Managing File permissions

Categories Web HostingFile Management Tags file transferftp

Netregistry uses a Unix-like file storage system for all our website hosting plans. This means traditional Unix permissions are applied to all files uploaded to our servers. File permissions tell the server which users can read, write or execute a file or folder. Leaving a file or folder set to an insecure permission, such as a 777, can be very dangerous. Instructions on how to do this can be found below.

Modify file permissions using FileZilla

FileZilla is a free FTP client used to upload, download and manage website files. The software allows users to modify the permissions of the files and directories hosted in their accounts. Follow the instructions below in order to modify the permissions to your files and directories using FileZilla.

  1. Use FileZilla to connect to the server
  2. Right click on the files/folders you wish to update the permissions to
  3. Select File Permissions from the drop down menu
  4. Select the appropriate boxes or type in the Numeric Value of your new permission
  5. Click [OK]

If you use an alternative FTP client, please see it's documentation on how to modify file permissions.

Modify file permissions using the Cloud Hosting File Manager

  1. Log into your Account
  2. Manage the domain you want to make changes to
  3. Click Cloud Hosting
  4. Click Manage + Upload using File Manager
  5. Right click on the file or directory you want to modify permissions to
  6. Select File Permissions from the drop down menu
  7. Select the appropriate boxes or type in the Numeric Value of your new permission.
  8. Click [OK].

Modify file permissions using File Manager (cPanel hosting)

  1. Log into your Account
  2. Manage the domain you want to make changes to
  3. Click cPanel
  4. Click File Manager
  5. Select the Home Directory
  6. Click [Go]
  7. Navigate into the public_html directory
  8. Right-click on the file or directory that you want to update the  permissions to
  9. Click Change Permissions
  10. Select the appropriate boxes or type in the Numeric Value of your new permission
  11. Click [Change Permissions] to save your changes

Types of permissions

Files:

  • Read - The file can be read
  • Write - The user or process can write to and change the file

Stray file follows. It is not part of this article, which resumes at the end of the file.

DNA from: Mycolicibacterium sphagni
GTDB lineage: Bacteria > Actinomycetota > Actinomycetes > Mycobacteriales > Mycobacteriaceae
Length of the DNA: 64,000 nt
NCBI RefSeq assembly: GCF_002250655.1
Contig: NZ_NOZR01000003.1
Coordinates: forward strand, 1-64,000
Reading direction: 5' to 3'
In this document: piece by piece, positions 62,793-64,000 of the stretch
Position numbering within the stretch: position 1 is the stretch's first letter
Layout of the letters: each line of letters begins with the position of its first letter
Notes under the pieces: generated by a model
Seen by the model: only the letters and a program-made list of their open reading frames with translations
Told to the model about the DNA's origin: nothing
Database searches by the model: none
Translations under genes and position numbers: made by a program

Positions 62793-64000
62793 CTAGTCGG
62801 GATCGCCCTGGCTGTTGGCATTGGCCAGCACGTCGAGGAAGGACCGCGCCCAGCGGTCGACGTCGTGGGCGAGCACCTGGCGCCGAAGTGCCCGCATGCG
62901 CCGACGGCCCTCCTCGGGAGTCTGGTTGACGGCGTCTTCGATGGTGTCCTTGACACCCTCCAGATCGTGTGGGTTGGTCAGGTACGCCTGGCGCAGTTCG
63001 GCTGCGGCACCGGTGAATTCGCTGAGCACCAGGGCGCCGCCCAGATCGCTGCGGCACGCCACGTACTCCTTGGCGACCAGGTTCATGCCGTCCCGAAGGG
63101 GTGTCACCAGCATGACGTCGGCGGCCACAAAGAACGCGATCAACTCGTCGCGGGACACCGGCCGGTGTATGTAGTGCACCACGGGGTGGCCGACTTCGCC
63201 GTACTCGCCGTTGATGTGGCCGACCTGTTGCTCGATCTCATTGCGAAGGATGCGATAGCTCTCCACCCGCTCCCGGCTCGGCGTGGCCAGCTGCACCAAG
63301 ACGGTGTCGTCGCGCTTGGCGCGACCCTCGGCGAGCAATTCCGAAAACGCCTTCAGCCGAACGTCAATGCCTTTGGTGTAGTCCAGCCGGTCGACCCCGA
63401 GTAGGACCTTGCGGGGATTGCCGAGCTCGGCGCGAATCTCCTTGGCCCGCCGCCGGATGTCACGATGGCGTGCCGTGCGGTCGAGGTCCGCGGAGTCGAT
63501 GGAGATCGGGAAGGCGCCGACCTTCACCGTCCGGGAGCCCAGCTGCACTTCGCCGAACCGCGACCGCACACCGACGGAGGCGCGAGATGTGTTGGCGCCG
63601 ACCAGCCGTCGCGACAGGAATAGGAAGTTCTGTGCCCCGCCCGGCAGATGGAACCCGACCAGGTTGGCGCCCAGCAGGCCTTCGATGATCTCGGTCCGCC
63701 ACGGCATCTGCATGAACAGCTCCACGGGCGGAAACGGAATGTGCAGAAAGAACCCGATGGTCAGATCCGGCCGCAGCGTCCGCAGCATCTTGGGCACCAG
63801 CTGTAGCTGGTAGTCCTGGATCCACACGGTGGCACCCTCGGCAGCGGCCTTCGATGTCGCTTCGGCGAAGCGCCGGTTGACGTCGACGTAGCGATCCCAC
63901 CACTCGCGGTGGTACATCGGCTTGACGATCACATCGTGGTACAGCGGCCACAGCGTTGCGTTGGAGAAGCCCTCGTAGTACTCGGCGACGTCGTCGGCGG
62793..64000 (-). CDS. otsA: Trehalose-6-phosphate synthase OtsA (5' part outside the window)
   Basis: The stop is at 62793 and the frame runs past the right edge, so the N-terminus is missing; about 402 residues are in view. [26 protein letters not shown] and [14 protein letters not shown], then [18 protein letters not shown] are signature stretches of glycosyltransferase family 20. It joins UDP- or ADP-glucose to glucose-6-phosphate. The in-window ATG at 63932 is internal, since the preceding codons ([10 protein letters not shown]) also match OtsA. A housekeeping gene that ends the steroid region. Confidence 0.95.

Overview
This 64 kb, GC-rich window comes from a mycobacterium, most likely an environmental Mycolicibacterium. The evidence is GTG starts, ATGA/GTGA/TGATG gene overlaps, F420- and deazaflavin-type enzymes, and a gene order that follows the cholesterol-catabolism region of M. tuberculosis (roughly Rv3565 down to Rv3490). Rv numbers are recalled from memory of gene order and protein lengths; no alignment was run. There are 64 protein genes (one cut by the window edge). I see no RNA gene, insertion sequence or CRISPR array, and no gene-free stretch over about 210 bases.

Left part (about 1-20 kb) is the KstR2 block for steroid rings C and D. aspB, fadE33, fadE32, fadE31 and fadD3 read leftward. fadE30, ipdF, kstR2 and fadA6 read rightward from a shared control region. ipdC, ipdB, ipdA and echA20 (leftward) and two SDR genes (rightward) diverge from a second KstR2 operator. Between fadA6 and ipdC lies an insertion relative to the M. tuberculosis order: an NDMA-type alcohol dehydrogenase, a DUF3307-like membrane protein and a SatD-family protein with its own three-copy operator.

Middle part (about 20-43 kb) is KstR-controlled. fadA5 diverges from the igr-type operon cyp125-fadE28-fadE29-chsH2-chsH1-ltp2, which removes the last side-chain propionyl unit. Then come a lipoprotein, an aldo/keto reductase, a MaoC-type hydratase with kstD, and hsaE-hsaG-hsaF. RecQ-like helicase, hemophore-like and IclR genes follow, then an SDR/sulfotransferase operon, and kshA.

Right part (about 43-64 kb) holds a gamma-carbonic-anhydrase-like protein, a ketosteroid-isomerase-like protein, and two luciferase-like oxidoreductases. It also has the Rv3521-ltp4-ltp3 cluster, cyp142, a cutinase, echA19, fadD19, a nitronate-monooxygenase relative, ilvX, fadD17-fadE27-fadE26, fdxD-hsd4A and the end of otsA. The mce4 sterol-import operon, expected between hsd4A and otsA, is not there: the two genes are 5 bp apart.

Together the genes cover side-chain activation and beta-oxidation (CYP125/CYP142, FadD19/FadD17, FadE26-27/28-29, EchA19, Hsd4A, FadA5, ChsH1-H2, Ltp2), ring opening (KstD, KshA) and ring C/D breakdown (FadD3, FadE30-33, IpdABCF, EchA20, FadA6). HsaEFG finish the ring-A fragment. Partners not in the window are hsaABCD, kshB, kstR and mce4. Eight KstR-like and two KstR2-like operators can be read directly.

• Execute - The file can be executed or run

Directories:

  • Read - The directory listing can be obtained
  • Write - The directories contents can be written to. New files can be created or existing files deleted
  • Execute - The directory can be accessed

Who has these permissions

Unix-like file permissions are made up of a group of 3 numbers known as an octal representation, e.g. 644. This number represents three types of permissions that must be granted to a given file: Owner, Group, Others.

  • Owner - specifies the individual owner of a given file or directory
  • Group - specifies a defined group to whom permissions may be granted as a collective, and only those members of that group
  • Others - specifies that permission may be granted to anybody attempting to access it

File Permission Values

The following values are used for Owners, Groups and Others to form permission.

Value Description Permissions
0 no access ---
1 execute --x
2 write -w-
3 write and execute w-x
4 read r--
5 read and execute r-x
6 read and write r-w
7 read, write and execute (full access) rwx

Common file permissions

Value Description Information
644r-wr--r-- 6 - Owner has read and write permissions
4 - Group has only read permissions
4 - Others have only read permissions
Allows only the owner to make changes to the file or directory.
755rwxr-xr-x 7 - Owner has read, write, and execute
5 - Group has read and execute permissions
5 - Others have read and execute permissions
Required to install some scripts or to browse to a required directory.
777rwxrwxrwx 7 - Owner has read, write, and execute permissions
5 - Group has read, write, and execute permissions
5 - Others have read, write, and execute permissions
Should never be used, because then anyone can modify these files at any time.

Note: 777 file permissions allow for anybody to read, write, or execute the file, and as such, expose the file to potential malicious threats.  Always change file permissions to restrict access.  Every single file and folder stored on the hard drive has a set of permissions associated with it, which says who is allowed to do what with the file. Every file (and folder) also has an "owner" and a "group" associated with it. If you created the file, then you are usually the owner of that file, and your group, or the group associated with the folder you created the file in, will usually be associated with that file.

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